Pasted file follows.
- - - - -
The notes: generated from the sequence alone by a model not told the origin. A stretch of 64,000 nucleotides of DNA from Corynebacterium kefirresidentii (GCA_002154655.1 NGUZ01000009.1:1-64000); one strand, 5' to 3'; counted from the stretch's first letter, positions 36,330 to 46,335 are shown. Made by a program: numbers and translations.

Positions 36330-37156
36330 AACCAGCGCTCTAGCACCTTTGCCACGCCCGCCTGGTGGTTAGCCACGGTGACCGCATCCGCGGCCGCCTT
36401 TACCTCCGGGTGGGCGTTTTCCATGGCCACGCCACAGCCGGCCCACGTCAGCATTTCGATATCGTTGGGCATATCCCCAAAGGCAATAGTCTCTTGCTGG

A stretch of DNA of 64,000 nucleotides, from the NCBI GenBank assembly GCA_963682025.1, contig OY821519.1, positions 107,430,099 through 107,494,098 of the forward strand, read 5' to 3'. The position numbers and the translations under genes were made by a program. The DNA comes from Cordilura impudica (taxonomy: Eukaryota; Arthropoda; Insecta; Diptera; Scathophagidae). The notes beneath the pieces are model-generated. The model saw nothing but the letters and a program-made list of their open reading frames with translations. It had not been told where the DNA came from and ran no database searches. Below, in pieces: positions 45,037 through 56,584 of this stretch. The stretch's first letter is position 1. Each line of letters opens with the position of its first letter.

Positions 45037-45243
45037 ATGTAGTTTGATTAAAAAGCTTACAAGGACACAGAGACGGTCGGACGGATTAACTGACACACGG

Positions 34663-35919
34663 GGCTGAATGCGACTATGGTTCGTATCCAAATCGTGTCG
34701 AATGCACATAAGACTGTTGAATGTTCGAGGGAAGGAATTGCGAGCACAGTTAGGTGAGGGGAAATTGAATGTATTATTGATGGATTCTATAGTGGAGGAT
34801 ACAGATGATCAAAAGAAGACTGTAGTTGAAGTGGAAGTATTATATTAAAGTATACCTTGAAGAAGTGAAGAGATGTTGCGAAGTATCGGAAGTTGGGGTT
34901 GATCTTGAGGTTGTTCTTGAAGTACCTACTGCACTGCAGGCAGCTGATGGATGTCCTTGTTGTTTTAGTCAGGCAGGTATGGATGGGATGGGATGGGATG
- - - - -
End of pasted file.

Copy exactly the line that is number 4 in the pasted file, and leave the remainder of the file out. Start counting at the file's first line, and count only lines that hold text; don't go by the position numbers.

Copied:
36401 TACCTCCGGGTGGGCGTTTTCCATGGCCACGCCACAGCCGGCCCACGTCAGCATTTCGATATCGTTGGGCATATCCCCAAAGGCAATAGTCTCTTGCTGG